Anyway, given that I spend only half an hour a day on this, what is the chance that the package would arrive while I was still listening to the demo? Clearly this is a case of synchronicity, of meaningful coincidences, of the universe pitching in or at least the mind interpreting it that way. And not only the same time, but the first time I stayed awake during the demo. And not only that, but at a time I should not even have been at home, as far as the world knows.

But compared to the universe being fit for life in the first place, it is a pretty small coincidence. Of course, if the universe weren’t fit for life we wouldn’t be here to discuss it, and if I hadn’t gotten the package today I wouldn’t be writing about it. And if you hadn’t been alive, you wouldn’t be reading this, but it is still nice to be alive, don’t you think? Hopefully it will be even better after I’ve meddled with my brain waves. Uhm, presumably. Keep watching this space.

Beta testing (and) real life


Spring is still just barely beginning here in southern Norway.

A few days ago, I was invited to a closed beta test of a game. Well, let us not give more details than that, closed beta tests are very secret. I accepted; after all, being invited to closed beta is a great honor. This is particularly true in this case, since I had not asked, applied or in any way taken any initiative to get invited.

For the non-gamers that may read this, testing usually proceeds in three phases: Alpha tests are done in-house, by the developers themselves and quality assurance personnel, and whoever else in the company may be useful. Then comes the closed beta, where a limited number of outsiders are brought in. Their task is to try to break the game by bizarre behavior, and then report any bugs and glitches to the developers. Finally there is the open beta, if any. This is typically only for online games, and serves to test how the game holds up under heavy load.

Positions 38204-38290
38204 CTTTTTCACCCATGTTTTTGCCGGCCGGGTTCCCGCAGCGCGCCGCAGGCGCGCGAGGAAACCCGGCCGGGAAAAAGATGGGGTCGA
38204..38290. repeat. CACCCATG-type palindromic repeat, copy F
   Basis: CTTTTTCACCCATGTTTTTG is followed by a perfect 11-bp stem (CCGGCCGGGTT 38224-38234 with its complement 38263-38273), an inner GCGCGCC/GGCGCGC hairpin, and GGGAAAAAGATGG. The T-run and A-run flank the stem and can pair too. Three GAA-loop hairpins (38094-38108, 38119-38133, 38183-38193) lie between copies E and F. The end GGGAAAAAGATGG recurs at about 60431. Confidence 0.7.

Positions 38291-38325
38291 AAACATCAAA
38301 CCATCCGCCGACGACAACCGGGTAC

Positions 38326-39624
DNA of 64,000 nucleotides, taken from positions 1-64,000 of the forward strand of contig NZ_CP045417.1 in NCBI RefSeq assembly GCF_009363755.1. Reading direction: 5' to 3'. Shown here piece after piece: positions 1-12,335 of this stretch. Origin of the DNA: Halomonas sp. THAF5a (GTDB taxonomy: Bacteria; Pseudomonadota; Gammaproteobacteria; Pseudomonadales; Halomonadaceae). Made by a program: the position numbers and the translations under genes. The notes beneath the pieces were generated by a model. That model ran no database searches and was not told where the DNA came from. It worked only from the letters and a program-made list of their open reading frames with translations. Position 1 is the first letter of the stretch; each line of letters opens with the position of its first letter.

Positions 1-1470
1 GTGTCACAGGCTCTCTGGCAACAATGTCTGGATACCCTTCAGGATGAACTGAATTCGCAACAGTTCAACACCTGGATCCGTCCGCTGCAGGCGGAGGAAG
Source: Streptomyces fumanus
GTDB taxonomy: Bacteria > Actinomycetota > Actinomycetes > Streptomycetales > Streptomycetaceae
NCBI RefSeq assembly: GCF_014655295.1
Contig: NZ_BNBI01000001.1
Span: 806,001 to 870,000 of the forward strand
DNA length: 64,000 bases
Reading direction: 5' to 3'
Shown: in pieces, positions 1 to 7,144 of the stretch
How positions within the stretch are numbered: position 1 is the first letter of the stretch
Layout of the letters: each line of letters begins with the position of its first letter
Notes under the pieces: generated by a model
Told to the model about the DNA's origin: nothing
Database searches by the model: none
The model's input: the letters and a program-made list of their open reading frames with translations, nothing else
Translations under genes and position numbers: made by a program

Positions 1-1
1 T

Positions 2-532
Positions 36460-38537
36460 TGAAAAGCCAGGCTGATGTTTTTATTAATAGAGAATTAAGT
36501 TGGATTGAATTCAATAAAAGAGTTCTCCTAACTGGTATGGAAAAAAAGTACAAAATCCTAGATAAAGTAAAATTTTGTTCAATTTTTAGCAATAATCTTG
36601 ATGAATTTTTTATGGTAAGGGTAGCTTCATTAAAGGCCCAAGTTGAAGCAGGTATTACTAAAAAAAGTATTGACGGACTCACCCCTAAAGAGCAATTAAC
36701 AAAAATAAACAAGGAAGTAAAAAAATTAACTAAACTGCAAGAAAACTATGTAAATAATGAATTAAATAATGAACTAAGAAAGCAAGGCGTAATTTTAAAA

Beta testers are not paid for their work, but have early access to the game. The job also confers some bragging rights, but not until the closed beta is over. Until then, nobody must know that you are testing it. As soon as the non-disclosure is lifted, you can tell everything and preen like a rooster.

The extremely loyal reader will remember that I spent about a month absorbed in such a test, back in March 2004. It won’t be so noticeable this time, but I am not allowed to tell you why. Let’s just say that if I don’t update every day, it is probably because I don’t have anything to say, not because I am spending all my time playing.

Actually I can easily write even if I have nothing to say, but I try to keep it down.

As proven by today’s photo, I also took the time for a real walk in real life. The body needs to be reminded regularly that it is still in use. Of course, some of us believe that real life is in closed beta as well, that we are here by invitation and that a greatly improved version will be released later. It is sometimes hard to say what things in real life are bugs and which are features, but we faithfully report any dubious events to the creator like good beta testers do.

No matter your views on that, we can agree that real life has amazing graphics and an unrivalled attention to detail. The sense of “being there” is just amazing, if you take the time to stop and just look around, listen and feel. This is strongly recommended from time to time, at least if you live in an area where there is little risk of sudden monster attacks.

As for me, the bugs are the only monsters today. There are bugs in my throat that keep me from dictating, and bugs in my finger hangnail that get in the way of typing. But bugs and all, I’m glad to be here.

Why diets don’t work


Sometimes food just happens. This is a lot less cute when you are 50.